Cheyenne Factory Day 2018

If you go into any tattoo studio, I guarantee that at least one, if not all of the artists are using Cheyenne products. The company sprung onto the market in 2007 and has since revolutionised the way tattooists work with rotary technology.

By Lizzy Guy
This article is published on Total Tattoo, October issue 2018.

Their products are shipped worldwide (their manuals have sixteen different languages) and include limited editions as well as readily available products. Naturally, with many developments in tattooing technology, this was met with some resistance by some. But whether you like it or loathe it, Cheyenne represents a new wave of technology that is here to stay. Total Tattoo Magazine was one of two magazines recently invited to the Cheyenne factory day, at their Headquarters in Berlin, Germany. Amongst sponsored artists and reputable suppliers, we were able to see exactly what goes on behind closed doors.
Ten years on, we were invited to an open day at the Cheyenne Factory. The event was intended for sponsored artists and suppliers to see behind the scenes of the pens, and to celebrate the successes of the company. The day itself was lovely – the sunshine beamed down, the bubbles flowed freely and the buffet was delicious. But, aside from the social aspects, we were there to see just what it was that Cheyenne was doing behind the scenes, so to speak. It was great to see the support of many of Cheyenne’s sponsored artists at the factory day. Artists such as Randy Engelhard, Remis and Julian Siebert were present, to see how their favourite tools are made. There is no official criteria or preferred style to be a sponsored artist by Cheyenne; although a lot of their artists specialise in realism, this is something that they are looking to branch out on, as seen by the presence of Russ Abbott and Theresa Sharpe.

I need to be frank here. When I got on the plane to Berlin Airport that morning, I wasn’t expecting much else, other than a factory. In fact, I was still envisioning rows of robot arms and conveyor belts as I walked up the drive of my destination. There’s an assumption that a lot of big brands are overly mass-produced and I couldn’t help but have this in the back of my mind. I’m so pleased to say that for once in my life (ha), I was wrong.

Our factory tour started with Cheyenne HAWK PENs. Whilst there was some impressive looking machinery; some costing upwards of a quarter of a million Euros, my pre-conceived idea of rows of machines rattling off conveyor belts couldn’t be further from the truth. Whilst the components are machine-made (and entirely in the factory), the machines are hand-finished, which I discovered as I walked from the manufacturing area to the finishing area.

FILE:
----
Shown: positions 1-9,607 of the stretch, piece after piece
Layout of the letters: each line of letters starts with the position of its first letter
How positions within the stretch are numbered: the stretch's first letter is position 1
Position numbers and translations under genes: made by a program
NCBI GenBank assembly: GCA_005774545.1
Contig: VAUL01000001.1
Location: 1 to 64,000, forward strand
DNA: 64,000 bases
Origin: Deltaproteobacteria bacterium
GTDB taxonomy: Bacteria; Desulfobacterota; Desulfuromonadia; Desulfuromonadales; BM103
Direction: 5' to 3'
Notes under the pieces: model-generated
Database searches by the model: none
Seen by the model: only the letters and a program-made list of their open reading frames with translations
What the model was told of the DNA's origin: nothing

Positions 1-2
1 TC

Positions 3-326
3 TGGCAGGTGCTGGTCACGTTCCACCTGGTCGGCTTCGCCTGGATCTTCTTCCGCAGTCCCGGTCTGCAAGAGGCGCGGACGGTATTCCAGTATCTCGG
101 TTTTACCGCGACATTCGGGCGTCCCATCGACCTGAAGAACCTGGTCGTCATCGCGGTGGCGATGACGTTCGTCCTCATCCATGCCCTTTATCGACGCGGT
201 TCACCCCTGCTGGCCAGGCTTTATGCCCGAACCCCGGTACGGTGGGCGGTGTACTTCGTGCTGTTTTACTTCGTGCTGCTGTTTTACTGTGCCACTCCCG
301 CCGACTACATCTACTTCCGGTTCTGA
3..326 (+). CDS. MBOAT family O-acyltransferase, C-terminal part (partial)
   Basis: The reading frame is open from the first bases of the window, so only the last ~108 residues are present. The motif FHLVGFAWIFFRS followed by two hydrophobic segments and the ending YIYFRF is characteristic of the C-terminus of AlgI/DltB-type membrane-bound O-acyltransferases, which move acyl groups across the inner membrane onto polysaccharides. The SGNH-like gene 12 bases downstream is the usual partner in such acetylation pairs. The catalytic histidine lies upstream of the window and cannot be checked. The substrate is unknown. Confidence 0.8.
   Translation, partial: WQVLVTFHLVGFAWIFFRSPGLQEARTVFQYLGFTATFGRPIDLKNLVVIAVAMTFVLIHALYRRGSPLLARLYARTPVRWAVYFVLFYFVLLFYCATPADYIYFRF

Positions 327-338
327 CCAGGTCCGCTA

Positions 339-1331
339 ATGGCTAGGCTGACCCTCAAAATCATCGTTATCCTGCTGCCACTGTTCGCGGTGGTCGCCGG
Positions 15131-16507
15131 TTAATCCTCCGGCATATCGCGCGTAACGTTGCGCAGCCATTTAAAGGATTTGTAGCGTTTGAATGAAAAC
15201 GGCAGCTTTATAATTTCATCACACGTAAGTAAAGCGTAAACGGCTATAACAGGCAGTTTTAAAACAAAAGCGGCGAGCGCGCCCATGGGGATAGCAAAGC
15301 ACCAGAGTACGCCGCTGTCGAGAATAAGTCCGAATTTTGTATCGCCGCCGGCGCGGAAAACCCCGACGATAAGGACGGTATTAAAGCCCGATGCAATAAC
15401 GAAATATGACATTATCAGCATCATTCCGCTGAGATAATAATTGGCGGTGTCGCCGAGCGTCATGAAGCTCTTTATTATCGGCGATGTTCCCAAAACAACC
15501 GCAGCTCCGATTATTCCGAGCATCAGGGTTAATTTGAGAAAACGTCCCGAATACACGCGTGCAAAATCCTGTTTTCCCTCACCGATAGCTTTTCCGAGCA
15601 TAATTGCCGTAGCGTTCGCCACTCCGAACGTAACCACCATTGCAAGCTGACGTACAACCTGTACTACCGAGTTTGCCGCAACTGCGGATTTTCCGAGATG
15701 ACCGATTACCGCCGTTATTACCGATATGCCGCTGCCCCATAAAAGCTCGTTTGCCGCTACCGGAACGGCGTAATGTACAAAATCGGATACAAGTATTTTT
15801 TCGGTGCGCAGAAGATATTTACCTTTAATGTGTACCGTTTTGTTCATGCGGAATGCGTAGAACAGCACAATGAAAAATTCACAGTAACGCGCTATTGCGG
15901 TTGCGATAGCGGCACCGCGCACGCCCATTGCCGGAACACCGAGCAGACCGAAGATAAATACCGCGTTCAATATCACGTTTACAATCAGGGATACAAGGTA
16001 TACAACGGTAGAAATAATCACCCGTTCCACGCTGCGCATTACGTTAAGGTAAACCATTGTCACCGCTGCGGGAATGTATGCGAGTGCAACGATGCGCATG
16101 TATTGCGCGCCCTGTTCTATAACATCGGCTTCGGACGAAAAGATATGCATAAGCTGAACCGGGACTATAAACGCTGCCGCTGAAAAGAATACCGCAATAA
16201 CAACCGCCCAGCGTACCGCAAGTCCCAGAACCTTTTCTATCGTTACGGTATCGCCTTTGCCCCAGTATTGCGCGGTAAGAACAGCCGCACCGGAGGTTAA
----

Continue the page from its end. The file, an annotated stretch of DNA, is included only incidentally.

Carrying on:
It was here that I was able to see employees, sat at their desks, hand-assembling every product. The attention to detail was really rather meticulous; nothing was rushed or overlooked. This, I realised, was really what artists meant when they said ‘you get what you pay for’. And, after each machine is finished in the assembly, it goes on to be tested – the machine is run for one hour, with the voltage, sound and temperature checked after every test.

After a small break where we were able to bask in the sun and talk to artists and suppliers, it was on to the next tour – the cartridge production. Naturally, hygiene is paramount with any productions, so we were all supplied with overcoats, hairnets and beard covers before being led through to the lines.
In comparison to the machine-making, this area was much quieter and much cooler (a secret blessing in the 30+ heat). The needle grouping and packing was mesmerising to watch, as they started off as single ‘pins’ of metal which were transformed into tattoo cartridges before our very eyes. Once again, I was amazed to see the level of personal detail in the checking and production, especially when witnessing workers individually checking every needle grouping!
As the tours drew to an end, tributes were held to one of Cheyenne’s late employees, Konrad Lackner, who sadly died last year. With his Sister present, machines were awarded to the artists in a moving display of unity. It just goes to show, that whether a big company or a small, one-person builder, there is a tattoo family to be found everywhere.